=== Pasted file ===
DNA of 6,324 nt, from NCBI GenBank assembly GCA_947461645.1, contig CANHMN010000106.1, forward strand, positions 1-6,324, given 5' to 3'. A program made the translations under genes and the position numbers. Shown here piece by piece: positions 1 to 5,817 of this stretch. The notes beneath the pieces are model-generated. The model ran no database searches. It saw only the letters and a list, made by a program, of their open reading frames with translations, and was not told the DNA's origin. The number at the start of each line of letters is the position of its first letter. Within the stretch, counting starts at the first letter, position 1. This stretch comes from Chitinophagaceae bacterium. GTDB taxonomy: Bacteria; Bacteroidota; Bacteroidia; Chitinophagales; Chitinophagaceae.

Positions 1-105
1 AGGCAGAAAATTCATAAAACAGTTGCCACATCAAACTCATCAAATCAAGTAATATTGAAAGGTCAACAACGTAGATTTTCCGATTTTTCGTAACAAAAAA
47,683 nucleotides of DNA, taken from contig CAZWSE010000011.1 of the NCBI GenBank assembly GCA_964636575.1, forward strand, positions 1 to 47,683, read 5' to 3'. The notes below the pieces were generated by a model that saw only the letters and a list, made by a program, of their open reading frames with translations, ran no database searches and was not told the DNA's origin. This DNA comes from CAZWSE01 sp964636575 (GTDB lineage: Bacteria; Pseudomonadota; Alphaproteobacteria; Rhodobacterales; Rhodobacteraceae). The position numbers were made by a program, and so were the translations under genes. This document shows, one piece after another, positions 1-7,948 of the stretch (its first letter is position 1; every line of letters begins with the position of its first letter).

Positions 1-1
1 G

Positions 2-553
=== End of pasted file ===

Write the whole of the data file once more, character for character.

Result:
DNA of 6,324 nt, from NCBI GenBank assembly GCA_947461645.1, contig CANHMN010000106.1, forward strand, positions 1-6,324, given 5' to 3'. A program made the translations under genes and the position numbers. Shown here piece by piece: positions 1 to 5,817 of this stretch. The notes beneath the pieces are model-generated. The model ran no database searches. It saw only the letters and a list, made by a program, of their open reading frames with translations, and was not told the DNA's origin. The number at the start of each line of letters is the position of its first letter. Within the stretch, counting starts at the first letter, position 1. This stretch comes from Chitinophagaceae bacterium. GTDB taxonomy: Bacteria; Bacteroidota; Bacteroidia; Chitinophagales; Chitinophagaceae.

Positions 1-105
1 AGGCAGAAAATTCATAAAACAGTTGCCACATCAAACTCATCAAATCAAGTAATATTGAAAGGTCAACAACGTAGATTTTCCGATTTTTCGTAACAAAAAA
47,683 nucleotides of DNA, taken from contig CAZWSE010000011.1 of the NCBI GenBank assembly GCA_964636575.1, forward strand, positions 1 to 47,683, read 5' to 3'. The notes below the pieces were generated by a model that saw only the letters and a list, made by a program, of their open reading frames with translations, ran no database searches and was not told the DNA's origin. This DNA comes from CAZWSE01 sp964636575 (GTDB lineage: Bacteria; Pseudomonadota; Alphaproteobacteria; Rhodobacterales; Rhodobacteraceae). The position numbers were made by a program, and so were the translations under genes. This document shows, one piece after another, positions 1-7,948 of the stretch (its first letter is position 1; every line of letters begins with the position of its first letter).

Positions 1-1
1 G

Positions 2-553